able to make an appointment."

(263 words)



COMMISSION OF INQUIRY INTO GES

The Peoples Revolutionary Government has appointed a Commission of

Inquiry to look into the management of Grenada Electricity Services

,Ltd (GES).

This action comes as a result of a GES request for increased

electricity rates and the Ministry of Communications says that, for

the time being, the request has been refused.


"When the Commission has submitted its Report and the Government

has had an opportunity of studying it", the Ministry says, "the

Government will then be in a position to decide whether or not to

grant the requested increases in the statutory rates."


- continued -




THE GRENAbA NEWSLETTER


GES, a Company jointly owned by the Commonwealth Development

Corporation (59.3%) and the Government of Grenada (40.7%), has

applied to Government to increase its rates by an average of 4.5

East Caribbean cents per unit. According to GES Manager Mr

Rodney George, this increase is required because of sharp rises in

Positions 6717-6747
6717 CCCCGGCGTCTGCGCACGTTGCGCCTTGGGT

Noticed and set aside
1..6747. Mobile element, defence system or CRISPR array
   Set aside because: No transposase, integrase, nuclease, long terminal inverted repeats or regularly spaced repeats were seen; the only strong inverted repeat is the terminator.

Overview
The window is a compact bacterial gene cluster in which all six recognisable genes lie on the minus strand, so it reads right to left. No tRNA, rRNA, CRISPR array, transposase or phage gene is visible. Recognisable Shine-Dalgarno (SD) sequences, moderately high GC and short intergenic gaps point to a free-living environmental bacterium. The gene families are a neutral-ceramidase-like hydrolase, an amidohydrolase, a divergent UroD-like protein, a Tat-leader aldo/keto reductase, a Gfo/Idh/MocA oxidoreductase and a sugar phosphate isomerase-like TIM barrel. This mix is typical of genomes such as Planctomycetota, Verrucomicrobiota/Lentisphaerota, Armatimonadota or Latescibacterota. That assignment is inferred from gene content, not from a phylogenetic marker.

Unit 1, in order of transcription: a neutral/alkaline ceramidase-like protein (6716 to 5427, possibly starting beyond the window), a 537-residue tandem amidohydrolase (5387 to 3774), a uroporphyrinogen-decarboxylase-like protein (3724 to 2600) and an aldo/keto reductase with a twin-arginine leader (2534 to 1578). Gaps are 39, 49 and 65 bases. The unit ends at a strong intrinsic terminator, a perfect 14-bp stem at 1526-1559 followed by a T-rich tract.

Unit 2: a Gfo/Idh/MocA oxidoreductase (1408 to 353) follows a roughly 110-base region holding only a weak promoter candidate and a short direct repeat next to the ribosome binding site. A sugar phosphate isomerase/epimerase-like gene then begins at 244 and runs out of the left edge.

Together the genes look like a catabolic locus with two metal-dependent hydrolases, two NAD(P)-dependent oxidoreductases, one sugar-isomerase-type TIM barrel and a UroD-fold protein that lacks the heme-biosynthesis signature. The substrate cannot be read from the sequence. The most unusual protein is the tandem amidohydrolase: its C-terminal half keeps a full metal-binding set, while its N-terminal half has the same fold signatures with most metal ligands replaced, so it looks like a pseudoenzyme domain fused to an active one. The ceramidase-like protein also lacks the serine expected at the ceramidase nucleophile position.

wages and other cost since the last rate increase in August 1978.


Additionally, major equipment overhauls estimated to cost

EC$836,OOO.00 are required and GES hopes to raise a loan from the

Caribbean Development Bank to buy a new generator which must be

installed next year. "There is no way.in which we can service

that loan on the present electricity tariff"l Mr George says.
Performance
The Commission of Inquiry, headed by Guyanese barrister Mr Miles

Fitzpatrick, is to examine the performance of GES with special

reference to the development programmes GES undertook by agreement

when the Company, as formed in 1960.


The first programme, which was to be completed by the end of 1963,

involved the extension of the service to the suburbs of St.Georges,

to Crenville on the east coast and to Gouyave on the west'coast.

The second programme was to carry the service to the island's

9ther two towns, Victoria and Sauteurs. No deadline was agreed

for completion of the second programme, but the Company was to

use its best endeavours" to have it done. All towns and most

areas now have electricity.


The Commission is also to examine the financial operations of GES

and the relationship of the Company to the Commonwealth Development

Corporation. GES' plant and machinery is also to be examined

with special reference to cost efficiency, technological

development and the needs of the consumer community.


This is the second time in recent years that a Commission has

been appointed to look into GES. The Gairy Government appointed

the Date Commission in 1977 to inquire into a variety of matters

including "those aspects of the Company's operations carried on

outside of Grenada" aad "the location of the seat of administrative

-ontrol of the Company." The Report of that Commission has not
continued


Week Endinl'i.o10.80